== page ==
Bill Protects Vulnerable Ocean Life, Seafloor Habitats from Harmful Fishing Practices
Press Release Date: October 6, 2009
Location: Sacramento, California
Anna Baxter | email: email@example.com | tel: Anna Baxter
California Senate Bill 236, introduced Friday, February 14, by State Senator Dede Alpert (D-San Diego), would sharply restrict fishing with destructive bottom-trawl gear off the coast of California. Co-authored by California Assembly Member Tom Harman (R-Huntington Beach), SB 236 protects underwater habitats critical for wildlife and encourages a shift toward cleaner gears that are compatible with healthy ecosystems.
“As a coastal state known for its progressive environmental policies, California needs to stop destructive fishing practices,” Alpert said, “and that means halting bottom trawling unless a trawl operator meets strict environmental standards. I decided to introduce this bill after extensive research and fact-finding discussions indicated restrictions are needed now, before it’s too late.”
Bottom trawlers drag heavy nets along the ocean floor, raking in everything in their path. Repeated trawling destroys living sponges and corals as well as the rocky structures that provide nurseries, breeding grounds and shelter for ocean fish along the California coast.
A 2002 National Academy of Sciences report described the damage bottom trawling can cause and recommended that agencies not wait before taking action. “Our oceans are a public trust, and the sea life within needs habitat and structures for fish to hide and reproduce,” said Karen Reyna of The Ocean Conservancy. “Bottom trawling can destroy the very structures and systems essential for sea life.”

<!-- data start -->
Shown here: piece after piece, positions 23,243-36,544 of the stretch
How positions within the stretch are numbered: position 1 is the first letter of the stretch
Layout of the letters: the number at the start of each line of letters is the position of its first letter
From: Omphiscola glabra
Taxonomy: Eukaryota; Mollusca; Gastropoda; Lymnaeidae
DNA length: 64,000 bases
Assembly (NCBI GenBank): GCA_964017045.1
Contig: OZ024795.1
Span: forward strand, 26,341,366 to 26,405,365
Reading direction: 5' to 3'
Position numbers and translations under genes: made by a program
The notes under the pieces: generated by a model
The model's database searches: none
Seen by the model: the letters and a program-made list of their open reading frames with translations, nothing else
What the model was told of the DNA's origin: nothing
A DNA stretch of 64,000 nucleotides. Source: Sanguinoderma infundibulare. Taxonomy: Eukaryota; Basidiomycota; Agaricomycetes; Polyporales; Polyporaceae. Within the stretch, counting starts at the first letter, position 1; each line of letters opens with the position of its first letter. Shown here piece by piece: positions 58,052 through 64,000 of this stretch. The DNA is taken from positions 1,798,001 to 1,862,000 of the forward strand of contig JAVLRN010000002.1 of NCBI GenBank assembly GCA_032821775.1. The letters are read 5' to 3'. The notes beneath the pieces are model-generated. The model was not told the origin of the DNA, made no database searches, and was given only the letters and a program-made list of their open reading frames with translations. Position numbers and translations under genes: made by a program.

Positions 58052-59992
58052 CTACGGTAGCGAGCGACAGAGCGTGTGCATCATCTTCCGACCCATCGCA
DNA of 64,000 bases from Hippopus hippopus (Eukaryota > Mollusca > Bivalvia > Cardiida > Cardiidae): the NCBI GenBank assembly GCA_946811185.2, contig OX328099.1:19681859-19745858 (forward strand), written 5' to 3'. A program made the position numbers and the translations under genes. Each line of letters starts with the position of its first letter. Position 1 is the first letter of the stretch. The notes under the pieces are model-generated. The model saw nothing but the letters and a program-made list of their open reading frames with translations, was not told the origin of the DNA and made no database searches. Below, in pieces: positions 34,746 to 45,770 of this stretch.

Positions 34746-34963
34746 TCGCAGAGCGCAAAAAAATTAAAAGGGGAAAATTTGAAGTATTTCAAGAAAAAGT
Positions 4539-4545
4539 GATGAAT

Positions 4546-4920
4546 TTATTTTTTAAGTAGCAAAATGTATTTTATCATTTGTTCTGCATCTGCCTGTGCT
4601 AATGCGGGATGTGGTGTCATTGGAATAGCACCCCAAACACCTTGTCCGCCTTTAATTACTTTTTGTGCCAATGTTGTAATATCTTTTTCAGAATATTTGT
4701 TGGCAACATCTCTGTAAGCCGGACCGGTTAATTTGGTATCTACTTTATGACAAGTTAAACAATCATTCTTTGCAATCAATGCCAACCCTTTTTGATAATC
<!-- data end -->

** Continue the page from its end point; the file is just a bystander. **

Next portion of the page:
Bottom trawl nets not only damage the floor, they waste enormous amounts of fish and other sea life. Depleted rockfish are particularly hard hit: these deep-dwelling fish are discarded dead because they cannot survive the pressure change when brought to the surface.
The bill sets strict standards trawlers must meet in order to continue fishing, for example:
the trawl net cannot cause significant environmental harm to the ocean floor;
bycatch (the catch and waste of non-target species) must not exceed 15 percent of the catch of the target species, verified by a program of independent observers
“This bill says ‘no’ to bad practices, and rewards those who take care of the ocean,” said Karen Garrison, senior policy analyst for NRDC. “It will help restore damaged habitat and depleted fish populations.”
“Well-managed fisheries and healthy seafloor habitat are vital to our health, our recreation and our economy,” added Tom Raftican of United Anglers Marine Resource Conservation Program. “We appreciate Senator Alpert’s leadership on this vital effort.”
Bottom trawling has increasingly come under fire on both coasts. Trawls are the principle gear used to catch New England groundfish, which collapsed in the mid-1990s. Bottom trawls have also caught the lion’s share of Pacific groundfish-a fishery now in crisis. When several groundfish populations plummeted to new lows last year, much of California’s continental shelf was closed to federally-managed groundfish trawls. A number of trawl fisheries, however, are managed by the state, so the state must act to make sure this trawling does not jeopardize ocean life. “Oceana supports this important legislation to promote sustainable fisheries. We can no longer afford uncontrolled destructive fishing practices that squander our marine resources,” said Tim Eichenberg, senior adviser at Oceana. “We also commend today’s action of the California Fish and Game Commission to stop the destructive practice of bottom trawling for spot prawns.”
Alternative commercial gears are now available for a number of species caught by trawl. For example, a trap fishery catches spot prawns with orders of magnitude less bycatch than trawls, and a commercial dive fishery catches sea cucumbers cleanly. For other species, such as halibut, experimentation may be necessary to find clean methods.
The bill has attracted support from a diverse group of unlikely allies, including environmental organizations and sportfishing groups. The bill encourages cleaner, less damaging practices; provides a transition period in which trawlers can demonstrate, with an observer on board, their ability to meet the act’s standards; and supports financial aid for those who leave the fishery. “The public owns the seas,” said Garrison. “The Alpert bill ensures the state will safeguard the ocean web of life for all of us.”
Bill supporters include California Sportfishing Protection Alliance, Defenders of Wildlife, NRDC, Oceana, The Ocean Conservancy and United Anglers of Southern California.